Edit: I was able to get my hands on the newest version of Fig Hunter and give it a read. As a result, I’ve decided to add my thoughts on the new draft, which will appear after the original review. So make sure to read til the end!
Premise: A couple of “fig hunters” (action figure hunters) go out in search of the rarest action figure in the world: Battle Armor Star Captain.
About: This is another one of the 2011 Nicholl Finalists. Again, the finalists are the top 10 screenplays in the competition. Only five of those will be chosen as winners.
Writer: Aaron Marshall
Details: Old version 122 pages – New version – 120 pages (This is an early draft of the script. The situations, characters, and plot may change significantly by the time the film is released. This is not a definitive statement about the project, but rather an analysis of this unique draft as it pertains to the craft of screenwriting).
Older Version Review:
I have to give it to any writer who takes on a Mockumentary. The thing about these hybrid beasts is that they don’t really work until they’re up on screen. The interview segments are so dependent on us buying the “reality” of the actors’ words, that it doesn’t feel right to see it all written out beforehand.
For that reason, I always advise writers to stay away from the Mocks unless they’re making the movie themselves. That being said, Fig Hunt does about as good of a job as you can of conveying a Mockumentary in script form.
Jason Udegaard is the 30-year-old version of Steve Carrel in The 40 Year Old Virgin. I guess you could call him the 30 year old virgin. His house is decorated with action figures and plenty of other nerdtastic touches. But whereas Carrel seemed at least capable of operating in the real world, Jason seems to be living in an alternate reality.
In this reality, the only thing that matters is finding rare action figures. And the crème de la crème of that world is Battle Armor Star Captain. The short of the story is that many years ago one of the big toy companies was getting ready to unveil a new series of action figures centered around Battle Star Captain. Unfortunately, before Battle Star could be shipped, one of the companion figures ended up in a poor little boy’s mouth and choked him to death. As a result, all Battle Star Captains were incinerated and thus never seen from again.
However, years later, a janitor discovers 19 Battle Star Captains that avoided their fiery death. The company, capitalizing on this screw-up, decides to ship the figures out to random stores across the country, mainly to juice up publicity for their other toys.
If only life were that simple. You see, there’s only one group of people out there who give a shit about a 20-year-old random action figure. Fig Hunters! This small but obsessed community spends every waking moment hunting down these forgotten plastic morsels. So when they hear that Battle Star Captains are going to be showing up across the country, it’s like a church congregation being told that Jesus is going to be hanging out at one of the local 7-11s.
Which brings us back to Jason. Jason is one of the last pure figure hunters. He doesn’t care about the money. He doesn’t care about the glory. He cares about the purity of collecting these rare works of art. And since Battle Star Captain is the Holy Grail of action figure collection, he absolutely must have him.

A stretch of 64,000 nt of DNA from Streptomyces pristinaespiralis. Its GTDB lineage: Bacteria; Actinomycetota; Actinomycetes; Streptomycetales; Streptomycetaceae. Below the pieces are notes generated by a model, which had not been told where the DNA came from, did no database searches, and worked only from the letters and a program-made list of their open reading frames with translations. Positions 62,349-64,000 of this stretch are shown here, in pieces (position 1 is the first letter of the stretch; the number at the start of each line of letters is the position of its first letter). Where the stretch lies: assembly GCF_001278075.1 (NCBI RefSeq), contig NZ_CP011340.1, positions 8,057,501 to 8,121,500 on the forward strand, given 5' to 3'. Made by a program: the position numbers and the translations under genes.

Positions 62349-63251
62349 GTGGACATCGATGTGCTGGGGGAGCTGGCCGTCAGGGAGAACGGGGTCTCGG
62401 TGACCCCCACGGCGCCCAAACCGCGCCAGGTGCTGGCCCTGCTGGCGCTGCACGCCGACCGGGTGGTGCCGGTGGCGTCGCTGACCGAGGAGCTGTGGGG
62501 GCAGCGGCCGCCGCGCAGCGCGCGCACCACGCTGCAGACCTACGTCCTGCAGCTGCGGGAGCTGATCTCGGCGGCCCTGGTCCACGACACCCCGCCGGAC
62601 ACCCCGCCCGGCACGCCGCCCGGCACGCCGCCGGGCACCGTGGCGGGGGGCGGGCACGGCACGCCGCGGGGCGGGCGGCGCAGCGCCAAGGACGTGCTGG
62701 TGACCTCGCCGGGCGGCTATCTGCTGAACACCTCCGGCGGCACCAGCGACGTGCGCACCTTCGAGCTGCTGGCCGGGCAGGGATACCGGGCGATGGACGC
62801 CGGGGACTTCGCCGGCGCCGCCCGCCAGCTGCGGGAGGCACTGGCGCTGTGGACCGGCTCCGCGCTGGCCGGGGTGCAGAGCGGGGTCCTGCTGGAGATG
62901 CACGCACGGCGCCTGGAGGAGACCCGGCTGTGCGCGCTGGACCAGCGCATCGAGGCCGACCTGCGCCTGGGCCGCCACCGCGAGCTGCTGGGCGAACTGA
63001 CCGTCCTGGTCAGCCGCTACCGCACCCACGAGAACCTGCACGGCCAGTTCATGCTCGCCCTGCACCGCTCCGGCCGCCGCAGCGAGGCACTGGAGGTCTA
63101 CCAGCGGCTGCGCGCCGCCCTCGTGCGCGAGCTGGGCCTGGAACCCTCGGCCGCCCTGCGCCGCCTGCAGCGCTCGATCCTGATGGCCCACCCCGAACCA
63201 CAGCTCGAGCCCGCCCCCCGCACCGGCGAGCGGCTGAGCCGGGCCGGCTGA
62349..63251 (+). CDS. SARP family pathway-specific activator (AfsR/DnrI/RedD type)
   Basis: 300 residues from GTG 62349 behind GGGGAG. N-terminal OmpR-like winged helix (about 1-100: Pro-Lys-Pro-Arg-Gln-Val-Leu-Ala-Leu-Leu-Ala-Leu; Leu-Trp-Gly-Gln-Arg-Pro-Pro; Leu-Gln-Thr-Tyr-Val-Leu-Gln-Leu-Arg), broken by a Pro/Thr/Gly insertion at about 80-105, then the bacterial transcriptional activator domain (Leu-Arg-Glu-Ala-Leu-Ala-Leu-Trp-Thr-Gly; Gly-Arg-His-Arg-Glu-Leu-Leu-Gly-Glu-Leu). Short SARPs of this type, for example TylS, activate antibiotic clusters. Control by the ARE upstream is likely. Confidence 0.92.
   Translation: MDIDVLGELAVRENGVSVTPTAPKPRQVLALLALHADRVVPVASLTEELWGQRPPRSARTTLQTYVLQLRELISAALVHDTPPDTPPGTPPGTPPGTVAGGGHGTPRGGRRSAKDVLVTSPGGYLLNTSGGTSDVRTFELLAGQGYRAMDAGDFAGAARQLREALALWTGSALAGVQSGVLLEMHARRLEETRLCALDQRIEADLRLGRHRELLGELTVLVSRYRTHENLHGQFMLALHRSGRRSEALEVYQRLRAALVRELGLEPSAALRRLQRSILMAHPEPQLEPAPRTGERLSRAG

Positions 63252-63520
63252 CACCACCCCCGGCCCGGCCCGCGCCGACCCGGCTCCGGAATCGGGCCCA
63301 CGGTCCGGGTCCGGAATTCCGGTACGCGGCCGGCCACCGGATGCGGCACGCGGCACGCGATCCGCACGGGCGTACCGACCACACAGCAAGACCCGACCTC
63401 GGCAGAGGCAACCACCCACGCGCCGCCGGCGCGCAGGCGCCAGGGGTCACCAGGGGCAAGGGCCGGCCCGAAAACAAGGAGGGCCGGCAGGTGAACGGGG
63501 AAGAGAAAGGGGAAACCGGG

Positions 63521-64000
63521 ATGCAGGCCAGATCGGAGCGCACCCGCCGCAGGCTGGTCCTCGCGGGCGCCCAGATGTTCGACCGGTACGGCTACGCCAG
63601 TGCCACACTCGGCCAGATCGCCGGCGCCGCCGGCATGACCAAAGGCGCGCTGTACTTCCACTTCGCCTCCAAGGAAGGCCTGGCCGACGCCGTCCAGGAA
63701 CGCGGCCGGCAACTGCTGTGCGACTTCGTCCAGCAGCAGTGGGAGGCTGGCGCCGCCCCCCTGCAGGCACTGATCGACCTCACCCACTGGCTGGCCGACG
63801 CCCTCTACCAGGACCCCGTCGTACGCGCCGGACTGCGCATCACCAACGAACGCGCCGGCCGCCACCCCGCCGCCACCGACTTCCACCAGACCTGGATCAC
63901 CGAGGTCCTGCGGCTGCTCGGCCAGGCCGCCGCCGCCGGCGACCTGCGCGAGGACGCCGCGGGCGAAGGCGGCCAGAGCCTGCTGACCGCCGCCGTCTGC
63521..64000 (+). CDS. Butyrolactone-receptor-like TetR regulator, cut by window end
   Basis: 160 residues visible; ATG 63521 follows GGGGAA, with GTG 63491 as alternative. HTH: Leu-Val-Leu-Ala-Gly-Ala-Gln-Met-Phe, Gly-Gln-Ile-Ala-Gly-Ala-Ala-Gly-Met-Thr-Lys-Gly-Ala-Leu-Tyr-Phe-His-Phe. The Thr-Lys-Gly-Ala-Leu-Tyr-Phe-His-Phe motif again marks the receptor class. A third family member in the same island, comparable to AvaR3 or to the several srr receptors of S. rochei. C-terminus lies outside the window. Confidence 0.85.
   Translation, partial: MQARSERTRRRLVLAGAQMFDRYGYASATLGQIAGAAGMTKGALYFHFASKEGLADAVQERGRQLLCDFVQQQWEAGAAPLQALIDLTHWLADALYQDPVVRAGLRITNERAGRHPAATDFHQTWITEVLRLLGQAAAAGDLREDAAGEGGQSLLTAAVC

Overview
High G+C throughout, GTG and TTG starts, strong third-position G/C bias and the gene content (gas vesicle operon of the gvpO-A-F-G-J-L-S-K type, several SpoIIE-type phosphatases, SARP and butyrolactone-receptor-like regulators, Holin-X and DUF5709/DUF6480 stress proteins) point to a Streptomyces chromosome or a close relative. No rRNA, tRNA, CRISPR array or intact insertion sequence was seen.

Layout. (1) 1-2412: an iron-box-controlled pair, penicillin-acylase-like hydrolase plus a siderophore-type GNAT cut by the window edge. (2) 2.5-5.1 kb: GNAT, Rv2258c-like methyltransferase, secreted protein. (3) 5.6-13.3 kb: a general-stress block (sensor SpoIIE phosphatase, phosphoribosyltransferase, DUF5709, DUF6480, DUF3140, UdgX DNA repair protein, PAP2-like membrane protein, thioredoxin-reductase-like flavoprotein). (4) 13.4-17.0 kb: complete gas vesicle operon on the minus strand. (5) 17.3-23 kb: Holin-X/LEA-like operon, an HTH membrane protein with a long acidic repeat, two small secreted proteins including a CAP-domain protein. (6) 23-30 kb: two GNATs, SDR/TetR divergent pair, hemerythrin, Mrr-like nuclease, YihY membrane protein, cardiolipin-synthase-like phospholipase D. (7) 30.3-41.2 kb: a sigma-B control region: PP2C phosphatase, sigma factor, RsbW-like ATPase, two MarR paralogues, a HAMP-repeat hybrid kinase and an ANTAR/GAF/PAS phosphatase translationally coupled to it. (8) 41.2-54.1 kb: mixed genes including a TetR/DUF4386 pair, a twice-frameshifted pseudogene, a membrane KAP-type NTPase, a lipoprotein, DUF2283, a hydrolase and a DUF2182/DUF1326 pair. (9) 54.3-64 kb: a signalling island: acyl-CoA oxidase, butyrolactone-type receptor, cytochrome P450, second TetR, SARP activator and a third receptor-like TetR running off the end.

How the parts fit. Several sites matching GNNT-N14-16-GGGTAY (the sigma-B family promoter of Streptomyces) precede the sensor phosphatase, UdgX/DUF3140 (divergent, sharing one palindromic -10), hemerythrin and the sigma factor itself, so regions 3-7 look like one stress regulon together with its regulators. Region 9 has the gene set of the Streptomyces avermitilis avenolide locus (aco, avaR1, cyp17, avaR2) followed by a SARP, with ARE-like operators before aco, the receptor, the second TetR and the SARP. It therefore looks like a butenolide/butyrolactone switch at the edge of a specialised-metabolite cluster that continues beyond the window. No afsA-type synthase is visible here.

He’s joined by his best friend and fellow fig hunter, 31-year-old Marcus. Marcus is chubby, balding, and pathetic. Essential qualities to being a great fig hunter. The problem is, Marcus has actually found himself a female companion, a rarity in the fig hunter community, and she’s making him think twice about fig hunting as a full time job. Things are getting so bad, in fact, that Jason actually has to convince Marcus to help him find Battle Star Captain.
If finding an impossible action figure weren’t enough, they also have to battle…. Lord Werner. Werner is the worst kind of fig hunter. He’s a scalper. He finds rare action figures then sells them on eBay for a profit. He has a whole gang of fellow profit-seeking scalpers that give him a wide knowledge base that no other fig hunter can match. This means he’s always one step ahead of Jason and Marcus.
The hunt is chronicled online by a mysterious figure known only as “Rogue Fig Hunter,” who keeps tabs on when one of the 19 Battle Star Captains is found. We watch as the number continues to fall, until there are just two Battle Star Captains left. It’s looking like Jason will never get a hold of the greatest rare action figure in existence. The question is, if he does fail, will he ever be able to recover?
So what’s the verdict on Fig Hunter?
Well, if I was to equate the value of this screenplay to a rare action figure, I would probably categorize it as Lando Calrissian. Definitely harder to find then Luke, Han, or Darth Vader, but certainly easier to find than Hammerhead. (I actually don’t know what I’m talking about – I have no idea what the order of difficulty is in finding action figures – but just go with me dammit).
The script is okay. The problem is that whenever it ramps up, it slows right back down again. The script is 122 pages and I just don’t see why. Why wouldn’t you compress your comedy so that there’s more laughs per minute instead of less?
As I’ve always tried to convey, the comedy genre NEEDS TO MOVE. The writing needs to be sparse. Needless tangents need to be eliminated. One of the things that bothers me is when we jump into a flashback only to be told something we already know. So here, Jason is a nerd. We then jump back in time to see him as a kid and what are we told? You guessed it. That Jason was a nerd back then too. What’s the point of giving us backstory if it doesn’t tell us anything new about the character? Take The Imitation Game for example. The backstory was about Alan’s relationship with Christopher, who ends up being the inspiration behind the machine that saves all those lives. That’s worth showing because it informs so much of the present day storyline. We could have easily lost 7-8 pages off this thing by getting rid of the flashbacks.